5 Behaviours That Help You Save Money

There aren't always discounts or promos to be had. And we can't always time our spending around them either.

But on any given day, we can do our best to save money. Here are five behaviors that can help us do just that.

Asking "how much?"


Asking how much can be rude, if not done right. But doing so (nicely) helps you form reference points - how much something costs where (and even when). Even if you aren't planning on buying something, or not even particularly interested in it, politely asking how much can beneficial.

Going deeper though, you can ask yourself: How much is it worth to you?

How much are the raw materials? Is it something only they can provide? How much are others charging? Is the time/effort it saves you worth that "extra" amount?

Being Curios


Learning stuff and tinkering used to mean you broke stuff - and consequently cost you money. Now that you're older (or just more responsible), it can mean you know a lot more and can do things for yourself or fix things on your own.

A lot of things are actually pretty simple to do: changing your own watch's batteries, fixing a leaky/broken faucet (or perhaps even a pipe), replacing broken door handles, installing/replacing locks, unclogging a drain, etc.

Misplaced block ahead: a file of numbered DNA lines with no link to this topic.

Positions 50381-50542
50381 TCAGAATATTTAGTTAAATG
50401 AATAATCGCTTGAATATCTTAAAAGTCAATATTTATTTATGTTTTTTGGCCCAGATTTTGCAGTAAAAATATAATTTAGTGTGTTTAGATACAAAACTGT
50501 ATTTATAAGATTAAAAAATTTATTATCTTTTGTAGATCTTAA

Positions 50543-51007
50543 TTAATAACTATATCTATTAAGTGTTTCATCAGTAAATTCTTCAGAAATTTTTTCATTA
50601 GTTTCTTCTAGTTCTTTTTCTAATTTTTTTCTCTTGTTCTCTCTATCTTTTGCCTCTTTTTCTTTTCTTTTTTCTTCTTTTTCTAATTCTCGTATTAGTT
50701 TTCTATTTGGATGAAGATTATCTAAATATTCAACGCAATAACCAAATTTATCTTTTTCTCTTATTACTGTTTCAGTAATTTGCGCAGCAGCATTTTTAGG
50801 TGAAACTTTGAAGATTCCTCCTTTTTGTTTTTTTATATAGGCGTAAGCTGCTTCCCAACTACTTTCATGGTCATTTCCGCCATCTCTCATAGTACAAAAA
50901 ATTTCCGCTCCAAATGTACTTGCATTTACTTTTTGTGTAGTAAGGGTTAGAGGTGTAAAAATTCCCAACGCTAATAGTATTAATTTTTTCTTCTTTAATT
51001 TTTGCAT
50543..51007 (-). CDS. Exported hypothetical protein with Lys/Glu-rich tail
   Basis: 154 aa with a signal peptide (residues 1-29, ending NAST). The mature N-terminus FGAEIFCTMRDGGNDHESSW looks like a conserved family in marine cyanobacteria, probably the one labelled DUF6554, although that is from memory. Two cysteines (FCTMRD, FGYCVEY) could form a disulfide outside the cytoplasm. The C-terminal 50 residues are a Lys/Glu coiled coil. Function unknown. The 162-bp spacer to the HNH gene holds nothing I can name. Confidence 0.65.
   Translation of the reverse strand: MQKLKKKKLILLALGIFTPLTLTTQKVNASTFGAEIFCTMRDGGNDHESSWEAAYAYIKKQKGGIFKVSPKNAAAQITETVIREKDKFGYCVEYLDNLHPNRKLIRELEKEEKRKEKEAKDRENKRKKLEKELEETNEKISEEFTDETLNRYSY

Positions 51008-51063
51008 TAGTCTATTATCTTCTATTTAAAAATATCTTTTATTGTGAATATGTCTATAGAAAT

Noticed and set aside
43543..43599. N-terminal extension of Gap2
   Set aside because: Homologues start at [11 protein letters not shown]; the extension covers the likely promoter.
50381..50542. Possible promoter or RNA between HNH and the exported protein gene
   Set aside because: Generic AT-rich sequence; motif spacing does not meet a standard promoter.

Having a Can-do Attitude


Curiosity won't save you that much if you end up paying other people to do most stuff for you.

In fact, if you live in a condo, handymen will gladly rob you blind charge you Php500 just to do most of those things mentioned above - not including what they'll overcharge for any parts needed.

Fact-checking / Critical Thinking


Everyday we're bombarded with misleading or selective information from ads, sensational news, and whatnot.

Ads especially are prone to praying on our fears, insecurities, and vulnerabilities. It's best if we're able to separate fact from fiction and spend without the burden of those false fears and unnecessarily magnified insecurities.

Being Focused


Time is gold, right?

If you can be more focused (on the right things, that is) then you can be more productive. It can mean having more time to get more stuff done (and avoid paying people to do it instead).

(Or maybe learn and increase your skills and, by extension, maybe your income.)

It also helps to be focused - as in more mindful or "in the moment." Is that money in your wallet really extra cash? Do you really need this particular item right now or do you have enough at home? Will buying something really save you money?


What about you? Any habits that help you save? Leave a comment below and share!


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photo credit: aag.com

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